By Joe Rivers
‘It was our destiny, our time,’ said the Welsh supporters. Unfortunately the wheel of fortune didn’t turn kindly for Wales on that semi-final night in Auckland. Our hearts went out to them as they crashed out of the World Cup amid controversy and anger. The decision that everyone was talking about, the sending off of Sam Warburton, was a brave one which fatally wounded Wales’ chances. But pondering the decision is pointless now, the dream is over and the thoughts that resonate of Wales’ campaign are of fantastic effort and passion, of which their nation can be proud.
Warren Gatland’s team glowed with some dominating performances during the group stages against Fiji and Samoa and a herculean effort against Ireland in the quarter finals. Momentum is often the buzzword in World Cups and Wales timed their performances to perfection until the 17th minute of the semi-final when this momentum seemed to come to a shuddering halt when Wales’ young talismanic captain saw red. The game itself was nothing to shout about, error strewn and scrappy, but both teams fought to hold on till the last minute. France defended for their lives while Wales threw everything but the kitchen sink in attack but all to no avail.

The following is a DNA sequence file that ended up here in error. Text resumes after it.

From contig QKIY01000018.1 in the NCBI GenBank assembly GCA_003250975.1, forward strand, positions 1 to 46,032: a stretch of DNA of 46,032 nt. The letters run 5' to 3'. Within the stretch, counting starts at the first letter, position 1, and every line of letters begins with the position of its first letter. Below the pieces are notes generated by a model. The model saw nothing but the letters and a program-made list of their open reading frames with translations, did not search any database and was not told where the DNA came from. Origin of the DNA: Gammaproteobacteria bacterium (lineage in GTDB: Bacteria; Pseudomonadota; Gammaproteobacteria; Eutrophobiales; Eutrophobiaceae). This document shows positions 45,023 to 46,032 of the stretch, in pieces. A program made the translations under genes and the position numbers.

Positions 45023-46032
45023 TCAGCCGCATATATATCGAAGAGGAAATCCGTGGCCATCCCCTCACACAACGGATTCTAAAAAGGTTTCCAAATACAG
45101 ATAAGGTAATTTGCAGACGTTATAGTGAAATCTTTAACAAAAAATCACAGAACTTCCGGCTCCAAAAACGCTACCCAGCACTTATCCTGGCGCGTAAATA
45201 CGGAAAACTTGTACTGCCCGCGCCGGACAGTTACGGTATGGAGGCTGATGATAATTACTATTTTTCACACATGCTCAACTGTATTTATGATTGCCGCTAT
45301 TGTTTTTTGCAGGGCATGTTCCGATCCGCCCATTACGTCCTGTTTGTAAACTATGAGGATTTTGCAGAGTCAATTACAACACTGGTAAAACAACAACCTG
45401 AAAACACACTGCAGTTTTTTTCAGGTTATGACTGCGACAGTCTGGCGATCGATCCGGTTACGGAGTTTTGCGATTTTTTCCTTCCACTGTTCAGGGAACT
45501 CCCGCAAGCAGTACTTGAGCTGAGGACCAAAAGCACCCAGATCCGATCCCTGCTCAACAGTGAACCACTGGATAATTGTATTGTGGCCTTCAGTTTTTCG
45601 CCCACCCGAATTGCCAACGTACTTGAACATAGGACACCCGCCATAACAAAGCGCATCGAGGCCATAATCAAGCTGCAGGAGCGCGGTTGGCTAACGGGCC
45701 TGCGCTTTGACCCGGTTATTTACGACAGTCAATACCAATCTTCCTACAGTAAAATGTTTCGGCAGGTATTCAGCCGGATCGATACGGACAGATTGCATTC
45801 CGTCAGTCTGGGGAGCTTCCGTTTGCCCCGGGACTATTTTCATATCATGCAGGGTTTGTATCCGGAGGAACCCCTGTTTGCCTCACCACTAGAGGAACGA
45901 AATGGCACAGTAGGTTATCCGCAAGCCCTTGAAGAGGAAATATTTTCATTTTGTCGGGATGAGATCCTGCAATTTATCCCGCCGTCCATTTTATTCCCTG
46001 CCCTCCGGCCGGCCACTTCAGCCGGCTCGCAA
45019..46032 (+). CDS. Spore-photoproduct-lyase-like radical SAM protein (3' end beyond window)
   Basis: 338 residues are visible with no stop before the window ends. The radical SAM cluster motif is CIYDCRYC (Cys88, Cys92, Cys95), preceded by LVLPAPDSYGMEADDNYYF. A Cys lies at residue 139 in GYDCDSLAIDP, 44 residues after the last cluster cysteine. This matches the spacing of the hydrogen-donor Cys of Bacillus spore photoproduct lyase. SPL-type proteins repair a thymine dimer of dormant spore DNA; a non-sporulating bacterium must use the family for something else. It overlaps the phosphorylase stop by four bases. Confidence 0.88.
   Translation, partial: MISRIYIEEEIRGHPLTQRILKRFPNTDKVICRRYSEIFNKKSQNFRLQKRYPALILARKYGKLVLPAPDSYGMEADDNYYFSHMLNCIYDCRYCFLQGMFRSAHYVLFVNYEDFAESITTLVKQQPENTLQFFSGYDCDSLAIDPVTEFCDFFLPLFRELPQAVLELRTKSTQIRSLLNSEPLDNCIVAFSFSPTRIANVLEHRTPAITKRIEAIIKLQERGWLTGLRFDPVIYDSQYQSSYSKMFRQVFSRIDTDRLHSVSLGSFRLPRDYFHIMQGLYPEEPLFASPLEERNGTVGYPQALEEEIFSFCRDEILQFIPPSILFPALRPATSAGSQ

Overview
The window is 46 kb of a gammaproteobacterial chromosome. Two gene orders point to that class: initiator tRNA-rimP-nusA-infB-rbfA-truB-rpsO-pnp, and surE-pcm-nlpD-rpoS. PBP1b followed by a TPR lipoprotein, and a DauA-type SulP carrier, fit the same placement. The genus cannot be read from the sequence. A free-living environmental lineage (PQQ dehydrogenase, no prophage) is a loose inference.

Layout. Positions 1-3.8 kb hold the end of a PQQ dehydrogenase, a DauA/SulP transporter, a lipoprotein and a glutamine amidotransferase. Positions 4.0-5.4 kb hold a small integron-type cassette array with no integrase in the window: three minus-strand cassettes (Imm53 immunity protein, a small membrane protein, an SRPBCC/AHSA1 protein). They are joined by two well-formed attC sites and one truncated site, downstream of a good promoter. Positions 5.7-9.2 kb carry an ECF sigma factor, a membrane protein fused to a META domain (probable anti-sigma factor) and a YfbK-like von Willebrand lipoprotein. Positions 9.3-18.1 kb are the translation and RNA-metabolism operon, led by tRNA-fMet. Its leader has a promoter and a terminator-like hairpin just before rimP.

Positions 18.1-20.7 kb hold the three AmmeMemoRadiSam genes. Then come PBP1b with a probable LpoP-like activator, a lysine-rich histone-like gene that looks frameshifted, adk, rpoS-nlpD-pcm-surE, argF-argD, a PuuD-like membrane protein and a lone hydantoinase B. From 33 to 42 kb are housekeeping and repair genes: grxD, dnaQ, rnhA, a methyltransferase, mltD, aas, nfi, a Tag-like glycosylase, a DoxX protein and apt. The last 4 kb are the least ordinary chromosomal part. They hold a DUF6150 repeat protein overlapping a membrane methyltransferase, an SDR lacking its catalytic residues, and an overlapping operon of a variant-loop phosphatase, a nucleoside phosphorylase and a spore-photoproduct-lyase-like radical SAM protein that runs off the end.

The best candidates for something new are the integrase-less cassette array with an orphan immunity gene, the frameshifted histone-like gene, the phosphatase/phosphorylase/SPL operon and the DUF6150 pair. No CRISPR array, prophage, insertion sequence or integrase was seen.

After the heartbreak of the semi-final had died down attention soon turned to the third place play-off against Australia. Both teams were fighting for some pride as they looked to take something tangible from the tournament. Australia came out on top in the end with a 21-18 win but the game had much more going for it than either of the semi-finals with guts, aggression and skill being shown off. The standout moment was Shane Williams’ great try on the wing, possibly his last for his country. Taking everything into account Wales have shown great promise and talent over the course of the tournament. Stalwarts such as Williams and fly half Stephen Jones can be proud of their service over the years but the time has come to pass the baton to Wales’ thrilling new generation.